)
[PubMed]
21
Wiedmer
 
T.
Zhao
 
J.
Nanjundan
 
M.
Sims
 
P.J.
 
Palmitoylation of phospholipid scramblase 1 controls its distribution between nucleus and plasma membrane
Biochemistry
2003
, vol. 
42
 (pg. 
1227
-
1233
)
[PubMed]
22
Nanjundan
 
M.
Sun
 
J.
Zhao
 
J.
Zhou
 
Q.
Sims
 
P.J.
Wiedmer
 
T.
 
Plasma membrane phospholipid scramblase 1 promotes EGF-dependent activation of c-Src through the epidermal growth factor receptor
J. Biol. Chem.
2003
, vol. 
278
 (pg. 
37413
-
37418
)
[PubMed]
23
Amir-Moazami
 
O.
Alexia
 
C.
Charles
 
N.
Launay
 
P.
Monteiro
 
R.C.
Benhamou
 
M.
 
Phospholipid scramblase 1 modulates a selected set of IgE receptor-mediated mast cell responses through LAT-dependent pathway
J. Biol. Chem.
2008
, vol. 
283
 (pg. 
25514
-
25523
)
[PubMed]
24
Talukder
 
A.H.
Bao
 
M.
Kim
 
T.W.
Facchinetti
 
V.
Hanabuchi
 
S.
Bover
 
L.
Zal
 
T.
Liu
 
Y.J.
 
Phospholipid scramblase 1 regulates Toll-like receptor 9-mediated type I interferon production in plasmacytoid dendritic cells
Cell Res.
2012
, vol. 
22
 (pg. 
1129
-
1139
)
[PubMed]
25
Cusick
 
J.K.
Mustian
 
A.
Jacobs
 
A.T.
Reyland
 
M.E.
 
Identification of PLSCR1 as a protein that interacts with RELT family members
Mol. Cell. Biochem.
2012
, vol. 
362
 (pg. 
55
-
63
)
[PubMed]
26
Chen
 
C.W.
Sowden
 
M.
Zhao
 
Q.
Wiedmer
 
T.
Sims
 
P.J.
 
Nuclear phospholipid scramblase 1 prolongs the mitotic expansion of granulocyte precursors during G-CSF-induced granulopoiesis
J. Leukoc. Biol.
2011
, vol. 
90
 (pg. 
221
-
233
)
[PubMed]
27
Chen
 
Y.
Hui
 
H.
Yang
 
H.
Zhao
 
K.
Qin
 
Y.
Gu
 
C.
Wang
 
X.
Lu
 
N.
Guo
 
Q.
 
Wogonoside induces cell cycle arrest and differentiation by affecting expression and subcellular localization of PLSCR1 in AML cells
Blood
2013
, vol. 
121
 (pg. 
3682
-
3691
)
[PubMed]
28
Zhou
 
Q.
Ben-Efraim
 
I.
Bigcas
 
J.L.
Junqueira
 
D.
Wiedmer
 
T.
Sims
 
P.J.
 
Phospholipid scramblase 1 binds to the promoter region of the inositol 1,4,5-triphosphate receptor type 1 gene to enhance its expression
J. Biol. Chem.
2005
, vol. 
280
 (pg. 
35062
-
35068
)
[PubMed]
29
He
 
Y.
Liu
 
J.
Grossman
 
D.
Durrant
 
D.
Sweatman
 
T.
Lothstein
 
L.
Epand
 
R.F.
Epand
 
R.M.
Lee
 
R.M.
 
Phosphorylation of mitochondrial phospholipid scramblase 3 by protein kinase C-delta induces its activation and facilitates mitochondrial targeting of tBid
J. Cell Biochem.
2007
, vol. 
101
 (pg. 
1210
-
1221
)
[PubMed]
30
Wiedmer
 
T.
Zhao
 
J.
Li
 
L.
Zhou
 
Q.
Hevener
 
A.
Olefsky
 
J.M.
Curtiss
 
L.K.
Sims
 
P.J.
 
Adiposity, dyslipidemia, and insulin resistance in mice with targeted deletion of phospholipid scramblase 3 (PLSCR3)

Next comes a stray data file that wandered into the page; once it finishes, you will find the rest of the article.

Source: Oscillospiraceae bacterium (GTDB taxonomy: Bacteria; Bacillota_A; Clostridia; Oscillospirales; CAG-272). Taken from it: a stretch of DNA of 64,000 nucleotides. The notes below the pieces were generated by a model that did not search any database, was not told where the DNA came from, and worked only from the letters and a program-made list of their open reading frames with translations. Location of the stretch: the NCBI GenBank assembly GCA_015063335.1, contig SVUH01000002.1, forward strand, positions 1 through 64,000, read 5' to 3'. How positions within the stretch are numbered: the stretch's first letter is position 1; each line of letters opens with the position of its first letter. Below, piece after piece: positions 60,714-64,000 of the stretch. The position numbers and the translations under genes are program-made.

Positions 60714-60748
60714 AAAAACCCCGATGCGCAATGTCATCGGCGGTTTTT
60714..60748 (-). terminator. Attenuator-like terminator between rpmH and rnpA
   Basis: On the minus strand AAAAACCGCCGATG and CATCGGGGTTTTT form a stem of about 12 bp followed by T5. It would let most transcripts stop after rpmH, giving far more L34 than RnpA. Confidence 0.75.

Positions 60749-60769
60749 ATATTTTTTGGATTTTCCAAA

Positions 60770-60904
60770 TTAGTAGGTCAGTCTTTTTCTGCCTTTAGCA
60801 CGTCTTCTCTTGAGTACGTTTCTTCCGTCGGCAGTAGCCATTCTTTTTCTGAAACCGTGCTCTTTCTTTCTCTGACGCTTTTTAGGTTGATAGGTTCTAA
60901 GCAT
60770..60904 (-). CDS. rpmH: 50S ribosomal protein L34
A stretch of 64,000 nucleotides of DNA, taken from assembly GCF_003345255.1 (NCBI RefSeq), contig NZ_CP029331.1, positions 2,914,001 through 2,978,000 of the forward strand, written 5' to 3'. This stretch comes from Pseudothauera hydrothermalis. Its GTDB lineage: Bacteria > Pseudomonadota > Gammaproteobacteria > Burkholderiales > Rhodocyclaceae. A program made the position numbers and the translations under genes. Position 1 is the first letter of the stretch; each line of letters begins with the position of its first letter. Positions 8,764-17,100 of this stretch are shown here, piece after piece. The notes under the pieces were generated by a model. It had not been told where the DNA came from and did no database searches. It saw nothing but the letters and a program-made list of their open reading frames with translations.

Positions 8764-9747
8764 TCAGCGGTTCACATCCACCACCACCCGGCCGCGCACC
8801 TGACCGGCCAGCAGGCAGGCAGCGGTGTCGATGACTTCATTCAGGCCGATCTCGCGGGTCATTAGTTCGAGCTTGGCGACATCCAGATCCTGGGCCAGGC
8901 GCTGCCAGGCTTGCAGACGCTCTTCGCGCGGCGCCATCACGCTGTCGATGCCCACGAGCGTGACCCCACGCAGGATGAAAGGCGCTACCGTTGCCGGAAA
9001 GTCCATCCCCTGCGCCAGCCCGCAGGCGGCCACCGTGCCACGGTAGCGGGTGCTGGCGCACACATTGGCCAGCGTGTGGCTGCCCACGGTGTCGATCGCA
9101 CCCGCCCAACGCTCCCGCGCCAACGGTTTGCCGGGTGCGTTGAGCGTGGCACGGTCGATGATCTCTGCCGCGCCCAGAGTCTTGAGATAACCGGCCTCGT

Proc. Natl. Acad. Sci. U.S.A.
2004
, vol. 
101
 (pg. 
13296
-
13301
)
[PubMed]
31
Todaro
 
G.J.
Green
 
H.
 
Quantitative studies of the growth of mouse embryo cells in culture and their development into established lines
J. Cell Biol.
1963
, vol. 
17
 (pg. 
299
-
313
)
[PubMed]
32
Green
 
H.
Kehinde
 
O.
 
Sublines of 3T3 cells that accumulate lipid
Cell
1975
, vol. 
1
 (pg. 
113
-
116
)
33
Green
 
H.
Kehinde
 
O.
 
An established preadipose cell line and its differentiation in culture. II. Factors affecting the adipose conversion
Cell
1975
, vol. 
5
 (pg. 
19
-
27
)
[PubMed]
34
Sha
 
H.
He
 
Y.
Chen
 
H.
Wang
 
C.
Zenno
 
A.
Shi
 
H.
Yang
 
X.
Zhang
 
X.
Qi
 
L.
 
The IRE1alpha-XBP1 pathway of the unfolded protein response is required for adipogenesis
Cell Metab.
2009
, vol. 
9
 (pg. 
556
-
564
)
[PubMed]
35
Shibata
 
H.
Suzuki
 
H.
Kakiuchi
 
T.
Inuzuka
 
T.
Yoshida
 
H.
Mizuno
 
T.
Maki
 
M.
 
Identification of Alix-type and non-Alix-type ALG-2-binding sites in human phospholipid scramblase 3: differential binding to an alternatively spliced isoform and amino acid-substituted mutants
J. Biol. Chem.
2008
, vol. 
283
 (pg. 
9623
-
9632
)
[PubMed]
36
Akagi
 
T.
Sasai
 
K.
Hanafusa
 
H.
 
Refractory nature of normal human diploid fibroblasts with respect to oncogene-mediated transformation
Proc. Natl. Acad. Sci. U.S.A.
2003
, vol. 
100
 (pg. 
13567
-
13572
)
[PubMed]
37
Morita
 
S.
Kojima
 
T.
Kitamura
 
T.
 
Plat-E: an efficient and stable system for transient packaging of retroviruses
Gene Ther.
2000
, vol. 
7
 (pg. 
1063
-
1066
)
[PubMed]
38
Basseri
 
S.
Lhotak
 
S.
Sharma
 
A.M.
Austin
 
R.C.
 
The chemical chaperone 4-phenylbutyrate inhibits adipogenesis by modulating the unfolded protein response
J. Lipid Res.
2009
, vol. 
50
 (pg. 
2486
-
2501
)
[PubMed]
39
Tang
 
Q.Q.
Lane
 
M.D.
 
Activation and centromeric localization of CCAAT/enhancer-binding proteins during the mitotic clonal expansion of adipocyte differentiation
Genes Dev.
1999
, vol. 
13
 (pg. 
2231
-
2241
)
[PubMed]
40
Simons
 
M.
Raposo
 
G.
 
Exosomes–vesicular carriers for intercellular communication
Curr. Opin. Cell Biol.
2009
, vol. 
21
 (pg.